Ten-year-old Sabah Abdi from Ali Isse, a small rural village on the Somaliland-Ethiopian border, scored well in her recent exams, placing third overall in her local village school of 400 students.
Yet is was just three years ago Sabah spent her days helping with household chores and herding goats, rather than studying because her pastoralist family could not afford her school fees.
Societal taboo and a lack of understanding about stillbirth can cause the issue to be neglected among health practitioners, according to Dr. Danzhen You, a senior adviser on Data and Analytics at the United Nations Children's Fund (UNICEF).
“Not being able to go to school is not something I’d wish on any child in this world,” said 21-year-old Nujeen Mustafa, a young advocate for refugees who fled the Syrian war with her sister. Mustafa, who now lives in Germany, is also the United Nations Human Rights Council (UNHCR) high profile supporter.
Soon schools in Timor-Leste, Ukraine, and Kosovo, where some 6.5 million children are currently at home, will hopefully start teaching their children once again -- albeit online.
Djibouti’s President Ismail Omar Guelleh knows that his country is in need of an education system that is, “innovative, based on universal principles and values and adaptive of the local realities”.
While the impacts of displacement on wellbeing are well-known, one group has pointed to the equally burdensome economic costs for those displaced as well as host communities.
“I don’t have enough money to buy clean water, so I have to come and collect it from the river. I have young twins – a boy and a girl. I know the water is dirty – it often makes them sick but I have no other option.”
Those are the words of a South Sudanese mother, Latif, who lives by the river Nile in Juba.
On the earthen floor, to the sound of a single-string percussion instrument called a Berimbau
, Congolese children stand in a circle practicing rhythmic movements with their arms and feet and chanting.
The Indonesian government is tapping children as advocates against child marriage in this Southeast Asian country where over 340,000 girls get married before they reach 18 years old every year.
South Sudan Monday became the first country to declare famine since 2012, as UNICEF warned that 1.4 million children are at risk of dying from starvation with famine also imminent in Nigeria, Somalia, and Yemen.
For a long time, no person in Kenya suffered the devastating disability that is caused by polio. In fact, the only reminder in the early 2000s was the victims in the streets of Nairobi, many of whom had been paralyzed as children and adults. Their lives were ravaged by this terrible, vaccine-preventable disease.
Childhood immunisation is one of the safest and most cost-effective health interventions available, yet many of the world's most vulnerable children continue to miss out.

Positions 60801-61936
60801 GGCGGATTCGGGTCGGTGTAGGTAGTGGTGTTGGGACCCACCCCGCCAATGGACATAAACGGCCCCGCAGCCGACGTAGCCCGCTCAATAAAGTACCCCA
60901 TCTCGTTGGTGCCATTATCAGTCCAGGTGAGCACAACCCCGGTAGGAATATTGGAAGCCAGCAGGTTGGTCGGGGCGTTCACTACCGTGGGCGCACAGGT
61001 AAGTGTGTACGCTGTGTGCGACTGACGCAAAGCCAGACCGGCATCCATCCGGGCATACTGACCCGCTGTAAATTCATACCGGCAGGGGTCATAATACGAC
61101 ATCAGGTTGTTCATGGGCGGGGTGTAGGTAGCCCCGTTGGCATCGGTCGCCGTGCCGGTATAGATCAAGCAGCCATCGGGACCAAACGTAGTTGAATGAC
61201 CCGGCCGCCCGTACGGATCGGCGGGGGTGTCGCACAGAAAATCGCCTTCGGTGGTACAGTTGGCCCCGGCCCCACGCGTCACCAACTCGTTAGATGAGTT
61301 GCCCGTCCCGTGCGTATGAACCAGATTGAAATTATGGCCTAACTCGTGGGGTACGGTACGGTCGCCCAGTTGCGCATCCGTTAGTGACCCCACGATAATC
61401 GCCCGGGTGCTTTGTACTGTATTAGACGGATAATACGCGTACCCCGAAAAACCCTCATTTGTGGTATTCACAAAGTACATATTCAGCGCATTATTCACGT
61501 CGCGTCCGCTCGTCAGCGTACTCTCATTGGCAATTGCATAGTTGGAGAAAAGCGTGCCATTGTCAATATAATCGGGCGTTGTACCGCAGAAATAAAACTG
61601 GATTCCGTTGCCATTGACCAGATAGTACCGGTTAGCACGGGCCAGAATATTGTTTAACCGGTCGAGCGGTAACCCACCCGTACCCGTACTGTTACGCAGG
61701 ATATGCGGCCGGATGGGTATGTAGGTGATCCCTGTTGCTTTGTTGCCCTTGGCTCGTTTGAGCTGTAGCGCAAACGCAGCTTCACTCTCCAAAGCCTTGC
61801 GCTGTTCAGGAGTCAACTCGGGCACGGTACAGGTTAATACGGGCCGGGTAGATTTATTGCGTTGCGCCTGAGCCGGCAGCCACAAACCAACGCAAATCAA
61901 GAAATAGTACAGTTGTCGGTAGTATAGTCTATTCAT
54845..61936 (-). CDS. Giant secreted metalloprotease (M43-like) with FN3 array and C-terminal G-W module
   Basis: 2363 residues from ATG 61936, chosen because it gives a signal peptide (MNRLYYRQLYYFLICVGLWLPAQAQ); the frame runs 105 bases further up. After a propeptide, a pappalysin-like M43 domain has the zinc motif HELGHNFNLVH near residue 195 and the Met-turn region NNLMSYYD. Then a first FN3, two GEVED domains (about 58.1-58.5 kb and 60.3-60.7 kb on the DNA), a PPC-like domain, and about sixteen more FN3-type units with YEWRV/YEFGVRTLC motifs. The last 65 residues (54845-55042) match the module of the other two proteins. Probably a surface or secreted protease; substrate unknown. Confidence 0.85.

A World Health Organisation report entitled State of inequality: childhood immunisation
was released last week. While the report is mostly good news, immunisation rates are up and many countries have eradicated diseases entirely, a large population of children remain unimmunised.
Millions of children still die before reaching their fifth birthday every year, according to the 2016 State of The World’s Children Report released here Tuesday by the UN Children's Fund (UNICEF).
Despite its many lifesaving benefits breastfeeding still struggles to compete with the marketing used by the multi-billion dollar baby formula industry, according to a new report published this week.
A dire humanitarian and security crisis continues to worsen in the Lake Chad Basin with severe consequences for youth, said Regional Humanitarian Coordinator for the Sahel Toby Lanzer.
Inside a health clinic run by the Catholic Daughters of Saint Anne, a nurse wraps a special tape measure around the upper arm of 2-year-old Rodas cradled in her mother’s arms. The tape reads yellow, meaning “moderately” malnourished, according to the attending nurse.
Though the state of Karnataka in India counts for a higher Human Development Index of 0.478 against the national average of 0.472 in the subcontinent, the continued deficit in water and sanitation continues and the children there are bearing the brunt of the lack of infrastructure.
Mildren Ndlovu* knows the mental toll of Zimbabwe's long-drawn economic hardships in a country where a long rehashed statistic by labour unions puts unemployment at 90 per cent.
High up in the mountainous interior of Papua New Guinea (PNG), the most populous Pacific Island state of 7.3 million people, rural lives are marked by strenuous work toiling land in rugged terrain with low access to basic services.
Cameroon is on the path to introduce genetically modified organisms (GMO’s). This would be overseen by the Cameroon Academy of Sciences, in collaboration with the National Biosafety Committee, if the Cameroon Cotton Corporation successfully implements a three-year test cultivation of cotton.